San Diego's Miramar and Otay Water Treatment Plants Bag Top National Honors

San Diego's Miramar and Otay Water Treatment Plants Bag Top National HonorsSource: City of San Diego
Roma Chang
Published on November 18, 2023

San Diego's Miramar and Otay Water Treatment Plants have earned laudatory awards from the Partnership for Safe Water, an esteemed national consortium of six organizations aimed at improving water quality across the United States. Key members of this alliance include the U.S. Environmental Protection Agency, American Water Works Association, and the Water Research Foundation.

The Miramar Water Treatment Plant has been honored with the 10-Year President's Award for Water Treatment. Since 2013, the facility has consistently received this award. Hence, Miramar is one of merely four plants nationwide that boast of this remarkable accomplishment. The Otay Water Treatment Plant is the recipient of the Phase III 15-Year Director's Award for Water Treatment, having collected the Director's Award each year since 2008. Otay joins Miramar in being one of only four US plants to have garnered this recognition as reported by the City of San Diego.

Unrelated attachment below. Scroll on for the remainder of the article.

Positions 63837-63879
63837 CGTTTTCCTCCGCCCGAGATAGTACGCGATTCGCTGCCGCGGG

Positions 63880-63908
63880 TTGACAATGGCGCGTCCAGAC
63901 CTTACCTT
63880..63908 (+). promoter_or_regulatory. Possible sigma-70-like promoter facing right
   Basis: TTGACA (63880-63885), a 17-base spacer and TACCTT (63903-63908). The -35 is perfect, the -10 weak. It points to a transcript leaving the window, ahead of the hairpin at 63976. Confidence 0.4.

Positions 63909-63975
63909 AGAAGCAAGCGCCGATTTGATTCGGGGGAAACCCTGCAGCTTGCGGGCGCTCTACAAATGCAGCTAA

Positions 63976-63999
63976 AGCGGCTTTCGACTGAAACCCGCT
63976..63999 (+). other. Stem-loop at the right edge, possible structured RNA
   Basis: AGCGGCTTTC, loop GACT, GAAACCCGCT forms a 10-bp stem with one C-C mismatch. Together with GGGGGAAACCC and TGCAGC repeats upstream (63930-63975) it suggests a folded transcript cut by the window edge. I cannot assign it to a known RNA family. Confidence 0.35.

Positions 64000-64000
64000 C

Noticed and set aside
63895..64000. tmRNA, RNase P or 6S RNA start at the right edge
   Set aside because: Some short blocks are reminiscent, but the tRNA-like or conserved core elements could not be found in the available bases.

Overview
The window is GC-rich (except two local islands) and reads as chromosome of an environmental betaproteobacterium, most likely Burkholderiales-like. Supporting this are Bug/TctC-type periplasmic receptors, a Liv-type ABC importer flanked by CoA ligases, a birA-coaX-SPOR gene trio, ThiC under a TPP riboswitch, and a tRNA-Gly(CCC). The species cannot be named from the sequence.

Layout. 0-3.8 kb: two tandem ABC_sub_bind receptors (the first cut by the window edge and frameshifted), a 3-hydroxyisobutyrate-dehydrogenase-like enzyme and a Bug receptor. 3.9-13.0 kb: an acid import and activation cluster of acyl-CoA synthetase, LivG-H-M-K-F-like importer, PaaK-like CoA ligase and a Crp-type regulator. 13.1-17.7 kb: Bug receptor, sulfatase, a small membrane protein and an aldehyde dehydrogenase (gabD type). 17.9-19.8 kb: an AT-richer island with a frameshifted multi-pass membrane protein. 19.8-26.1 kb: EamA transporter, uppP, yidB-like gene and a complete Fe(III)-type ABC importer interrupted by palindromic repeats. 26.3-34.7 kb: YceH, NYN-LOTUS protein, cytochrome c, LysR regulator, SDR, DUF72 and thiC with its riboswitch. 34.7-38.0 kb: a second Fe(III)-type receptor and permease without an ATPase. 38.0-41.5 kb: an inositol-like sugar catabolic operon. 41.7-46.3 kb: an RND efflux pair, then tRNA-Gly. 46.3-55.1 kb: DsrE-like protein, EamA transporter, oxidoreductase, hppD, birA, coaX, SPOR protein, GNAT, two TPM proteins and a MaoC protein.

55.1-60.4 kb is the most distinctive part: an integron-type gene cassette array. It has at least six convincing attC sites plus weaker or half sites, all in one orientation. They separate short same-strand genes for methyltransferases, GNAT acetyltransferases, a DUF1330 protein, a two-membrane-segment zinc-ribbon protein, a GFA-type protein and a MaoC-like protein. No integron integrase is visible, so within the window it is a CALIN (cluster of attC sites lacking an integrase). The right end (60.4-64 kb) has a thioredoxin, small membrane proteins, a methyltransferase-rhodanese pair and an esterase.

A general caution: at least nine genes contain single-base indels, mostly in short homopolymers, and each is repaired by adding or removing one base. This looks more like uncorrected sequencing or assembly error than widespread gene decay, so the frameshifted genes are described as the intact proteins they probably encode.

Claiming his pride in these accomplishments, Juan Guerreiro, Director of the City's Public Utilities Department, said via Inside San Diego, "These prestigious awards recognize our commitment to producing high-quality drinking water for all San Diegans. These honors reflect the dedication and hard work of the men and women, who every day make our water system one of the best in the country."

To obtain these honors, it is required to continuously surpass regulatory expectations in the mission of supplying high-quality water to consumers. The Public Utilities Department exemplifies this principle in superbly optimizing the operation and performance of the water treatment plant and distribution system.

Miramar Water Treatment Plant has been active since 1962, serving about 500,000 residents in the northern part of the city. The plant, located adjacent to the Miramar Reservoir, supplies a daily provision of up to 144 million gallons of treated drinking water. Additionally, the facility is an integral part of the city's Pure Water program, with the aim of fulfilling nearly half of San Diego's water needs locally by 2035.

In contrast, the Otay Water Treatment Plant, established in 1914, is near the city's Lower Otay Reservoir. Meeting the drinking water requirements of an estimated 100,000 customers in the city's southern part is the plant's daily responsibility, producing 34 million gallons of treated water daily.